The observance is intended to bring to light the many housing and financing options available to American consumers. Here in Connecticut, let’s hope it also brings to light the significant issue of housing affordability.
A recently released report by the National Low Income Housing Coalition reveals that, on average, a full-time worker in the U.S. must earn $21.21 per hour to afford a modest two-bedroom apartment and $17.14 to afford a one-bedroom apartment. The news is even more stark in Connecticut.
The Connecticut Housing Coalition (CHC) says, “For the second time in two years, Connecticut ranks as the eighth most expensive jurisdiction among the 50 states and Washington, DC.” Compared to the U.S. average, here’s how Connecticut stacks up:
Household earnings to afford a 2-bedroom apartment*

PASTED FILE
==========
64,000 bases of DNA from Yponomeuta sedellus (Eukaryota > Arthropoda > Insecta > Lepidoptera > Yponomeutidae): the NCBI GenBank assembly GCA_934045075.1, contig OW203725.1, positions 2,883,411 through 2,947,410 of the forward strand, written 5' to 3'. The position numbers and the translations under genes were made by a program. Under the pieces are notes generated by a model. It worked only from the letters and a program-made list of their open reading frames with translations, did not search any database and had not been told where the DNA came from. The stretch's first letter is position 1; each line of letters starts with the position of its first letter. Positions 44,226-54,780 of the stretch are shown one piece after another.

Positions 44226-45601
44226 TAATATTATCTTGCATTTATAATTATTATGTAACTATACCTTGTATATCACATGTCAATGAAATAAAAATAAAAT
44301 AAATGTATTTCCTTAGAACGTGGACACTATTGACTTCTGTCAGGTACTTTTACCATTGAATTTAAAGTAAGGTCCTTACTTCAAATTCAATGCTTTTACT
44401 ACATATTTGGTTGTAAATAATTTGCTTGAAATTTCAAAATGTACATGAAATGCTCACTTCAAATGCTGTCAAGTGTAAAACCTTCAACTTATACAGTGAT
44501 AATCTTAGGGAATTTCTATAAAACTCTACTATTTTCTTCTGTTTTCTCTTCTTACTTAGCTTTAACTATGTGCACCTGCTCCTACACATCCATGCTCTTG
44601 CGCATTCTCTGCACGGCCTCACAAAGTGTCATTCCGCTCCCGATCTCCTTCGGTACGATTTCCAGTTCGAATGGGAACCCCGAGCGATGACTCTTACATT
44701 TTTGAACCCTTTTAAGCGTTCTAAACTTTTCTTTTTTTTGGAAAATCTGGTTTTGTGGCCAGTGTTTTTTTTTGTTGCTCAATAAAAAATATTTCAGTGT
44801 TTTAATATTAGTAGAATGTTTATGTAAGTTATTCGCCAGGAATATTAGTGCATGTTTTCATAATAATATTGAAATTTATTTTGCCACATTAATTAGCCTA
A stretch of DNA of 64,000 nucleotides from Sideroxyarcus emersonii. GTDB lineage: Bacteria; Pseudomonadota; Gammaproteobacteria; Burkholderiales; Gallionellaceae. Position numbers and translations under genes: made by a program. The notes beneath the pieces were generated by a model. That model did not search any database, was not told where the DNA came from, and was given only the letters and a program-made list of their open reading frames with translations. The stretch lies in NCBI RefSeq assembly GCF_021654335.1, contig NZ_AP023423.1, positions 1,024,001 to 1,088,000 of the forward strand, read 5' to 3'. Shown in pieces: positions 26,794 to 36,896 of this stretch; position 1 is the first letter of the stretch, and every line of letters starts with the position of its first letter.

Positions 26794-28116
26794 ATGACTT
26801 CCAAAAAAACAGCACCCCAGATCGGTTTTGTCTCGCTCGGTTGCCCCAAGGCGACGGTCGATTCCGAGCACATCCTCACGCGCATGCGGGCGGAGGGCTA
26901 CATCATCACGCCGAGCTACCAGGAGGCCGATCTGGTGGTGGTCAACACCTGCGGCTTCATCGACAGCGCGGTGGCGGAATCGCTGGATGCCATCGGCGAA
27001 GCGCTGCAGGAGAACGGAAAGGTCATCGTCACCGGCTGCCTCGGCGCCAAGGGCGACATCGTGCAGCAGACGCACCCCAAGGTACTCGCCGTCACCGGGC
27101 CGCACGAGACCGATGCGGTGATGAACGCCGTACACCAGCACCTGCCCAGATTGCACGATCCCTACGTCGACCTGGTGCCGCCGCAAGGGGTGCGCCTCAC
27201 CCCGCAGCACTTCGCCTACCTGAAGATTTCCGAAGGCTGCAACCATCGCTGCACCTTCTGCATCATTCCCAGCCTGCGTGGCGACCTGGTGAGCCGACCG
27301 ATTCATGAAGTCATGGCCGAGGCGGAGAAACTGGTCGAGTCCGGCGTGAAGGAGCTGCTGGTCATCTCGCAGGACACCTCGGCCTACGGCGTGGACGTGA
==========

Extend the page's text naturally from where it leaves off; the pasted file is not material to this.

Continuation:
These are just numbers, until you understand how this plays out for Connecticut’s working families. The hourly wage a full-time worker must earn to afford a modest rental home in the state — without spending more than 30 percent of his or her income on housing costs — would necessitate a significantly higher hourly wage, or working significantly more hours per week.
CHC further points out that in 2017, the average Connecticut renter working 40 hours per week earns only $16.97 per hour or $35,298 a year. Those earning Connecticut’s minimum wage of $10.10 an hour would have to work 98 hours per week to pay the state’s FMR for a two-bedroom apartment. A person working full time at the state’s minimum wage can only afford to pay $525 a month for rent. view CT snapshot
All this adds up to a crying need for more affordable housing. The National Low Income Housing Coalition estimates a shortage of 7.4 million rental homes nationwide that are affordable and available to extremely low income households.
How about in Connecticut? The United Way ALICE study suggests that over 98,000 units of affordable housing needs to be developed to keep a roof over the heads of working families. That’s why Liberty Bank Foundation is working with partners like CHC, the Partnership for Strong Communities, the Connecticut Department of Housing, and others to expand housing opportunities for everyone in our state.